“It wasn’t easy. I started with a full plate,” Chrin says. “But I knew both my family and my career were very important to me, and I was determined to make it all work. Firms need to be more responsive when a good producer asks for flexibility during a period of their lives when they need it. If they don’t allow for that, they’re going to lose the person and their investment in them.”
But motherhood is not the only obstacle women experience in advancing. “The reasons women have not achieved parity at the highest levels are deep-rooted, complex, and nuanced,” Bartel says, pointing out that on a broader scale, the percentage of women in the top ranks of US corporations has barely moved in the last two decades.
For one thing, research by Professor David Ross found that general bias in the workplace hampers women. In a study of Danish companies, Ross found that if a male CEO has a daughter while in office, that company’s gender wage gap shrinks. Meanwhile, Professor Ernesto Reuben’s research has shown that women who perform as well or better than male colleagues are still less likely than men to be selected for leadership roles.
“This suggests that firms may not be allocating their human capital efficiently,” Bartel explains. “We need to help companies understand that diversity is good for business.” As one possible solution, some countries have instituted quotas for female representation on corporate boards. Norway, for instance, requires at least 40 percent of a corporate board’s members be women. Large quotas are unlikely to be supported in the United States, Bartel says, but Professor Bruce Kogut has modeled smaller quotas, finding that quotas as small as 10 to 20 percent could create long-lasting, significant changes to board representation.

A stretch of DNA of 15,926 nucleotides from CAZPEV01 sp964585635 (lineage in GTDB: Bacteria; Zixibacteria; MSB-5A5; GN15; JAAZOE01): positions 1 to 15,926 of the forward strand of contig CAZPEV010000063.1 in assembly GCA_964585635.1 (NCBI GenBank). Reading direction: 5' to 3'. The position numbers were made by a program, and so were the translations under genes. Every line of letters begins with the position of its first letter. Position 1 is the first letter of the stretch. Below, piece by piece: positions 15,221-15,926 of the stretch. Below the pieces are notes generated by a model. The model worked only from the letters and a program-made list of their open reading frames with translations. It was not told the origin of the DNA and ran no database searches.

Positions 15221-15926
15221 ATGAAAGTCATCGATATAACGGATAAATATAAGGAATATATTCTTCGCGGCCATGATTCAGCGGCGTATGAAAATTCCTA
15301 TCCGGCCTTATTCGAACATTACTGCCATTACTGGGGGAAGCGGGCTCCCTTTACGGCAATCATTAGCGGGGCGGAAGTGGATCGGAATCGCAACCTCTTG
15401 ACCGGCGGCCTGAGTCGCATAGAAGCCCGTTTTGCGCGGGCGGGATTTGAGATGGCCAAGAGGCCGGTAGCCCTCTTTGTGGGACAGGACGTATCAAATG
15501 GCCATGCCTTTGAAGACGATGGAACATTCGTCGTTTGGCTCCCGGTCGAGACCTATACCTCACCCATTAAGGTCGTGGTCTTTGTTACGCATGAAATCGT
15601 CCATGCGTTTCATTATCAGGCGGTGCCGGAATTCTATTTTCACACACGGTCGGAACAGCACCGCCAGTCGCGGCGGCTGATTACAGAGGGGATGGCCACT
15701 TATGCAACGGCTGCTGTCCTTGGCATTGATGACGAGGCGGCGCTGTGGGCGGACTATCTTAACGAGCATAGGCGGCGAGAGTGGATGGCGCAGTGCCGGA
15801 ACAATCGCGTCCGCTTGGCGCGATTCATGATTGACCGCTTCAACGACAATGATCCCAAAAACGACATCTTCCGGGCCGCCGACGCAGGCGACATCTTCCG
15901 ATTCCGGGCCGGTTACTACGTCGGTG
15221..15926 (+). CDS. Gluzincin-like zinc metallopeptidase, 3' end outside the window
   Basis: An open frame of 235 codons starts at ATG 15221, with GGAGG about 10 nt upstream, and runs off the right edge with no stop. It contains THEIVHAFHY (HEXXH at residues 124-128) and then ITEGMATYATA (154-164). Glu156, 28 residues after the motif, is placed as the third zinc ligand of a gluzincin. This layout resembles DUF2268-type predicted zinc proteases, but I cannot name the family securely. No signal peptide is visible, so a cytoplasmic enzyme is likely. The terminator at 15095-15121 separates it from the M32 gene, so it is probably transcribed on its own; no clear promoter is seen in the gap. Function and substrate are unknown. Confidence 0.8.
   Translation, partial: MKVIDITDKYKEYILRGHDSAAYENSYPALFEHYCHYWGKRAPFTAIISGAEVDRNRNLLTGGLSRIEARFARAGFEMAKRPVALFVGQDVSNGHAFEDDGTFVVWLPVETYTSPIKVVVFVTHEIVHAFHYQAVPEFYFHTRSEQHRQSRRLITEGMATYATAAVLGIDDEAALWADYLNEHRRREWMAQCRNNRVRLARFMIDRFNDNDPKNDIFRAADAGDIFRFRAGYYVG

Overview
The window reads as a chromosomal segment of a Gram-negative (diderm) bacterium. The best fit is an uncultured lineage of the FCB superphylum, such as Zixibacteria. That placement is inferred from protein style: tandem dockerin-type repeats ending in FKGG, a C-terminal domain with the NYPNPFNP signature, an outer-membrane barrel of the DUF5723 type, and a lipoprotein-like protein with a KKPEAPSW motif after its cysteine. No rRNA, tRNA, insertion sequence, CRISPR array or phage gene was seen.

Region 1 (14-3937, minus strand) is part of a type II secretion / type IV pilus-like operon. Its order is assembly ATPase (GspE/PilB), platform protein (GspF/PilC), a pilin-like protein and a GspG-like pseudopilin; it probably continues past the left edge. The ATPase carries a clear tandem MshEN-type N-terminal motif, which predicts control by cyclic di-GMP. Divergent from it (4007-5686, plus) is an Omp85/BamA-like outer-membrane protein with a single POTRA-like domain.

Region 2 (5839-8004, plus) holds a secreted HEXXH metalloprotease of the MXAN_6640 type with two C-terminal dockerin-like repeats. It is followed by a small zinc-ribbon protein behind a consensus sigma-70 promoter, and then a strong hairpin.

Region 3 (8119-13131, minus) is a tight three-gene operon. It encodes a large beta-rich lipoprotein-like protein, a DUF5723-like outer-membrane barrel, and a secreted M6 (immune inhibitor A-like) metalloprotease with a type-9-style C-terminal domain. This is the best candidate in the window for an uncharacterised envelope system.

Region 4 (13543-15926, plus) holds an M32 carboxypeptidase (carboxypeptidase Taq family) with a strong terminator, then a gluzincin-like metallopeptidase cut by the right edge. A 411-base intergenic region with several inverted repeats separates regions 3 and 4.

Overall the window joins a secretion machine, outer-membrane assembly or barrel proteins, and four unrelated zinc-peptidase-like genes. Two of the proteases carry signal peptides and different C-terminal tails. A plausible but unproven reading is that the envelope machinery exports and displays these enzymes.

However, many of the Columbia alumnae holding top positions in finance say they are not in favor of mandated quotas. Instead, some prefer that organizations make diversity a priority by building it into the workplace culture.
“If a business has a diverse customer base, your employees and leaders need to reflect that diversity,” says Maliz Beams ’85, CEO of ING US Retirement Solutions and a member of the Executive Board of the School’s Program for Financial Studies.
“It’s important to keep a critical eye toward the diversity at senior management levels.” Simultaneously, Beams also says that considering diverse candidates for a position is crucial; “However, at the end of the day, you have to put the right person in the right job. Qualification must be the base-level consideration.”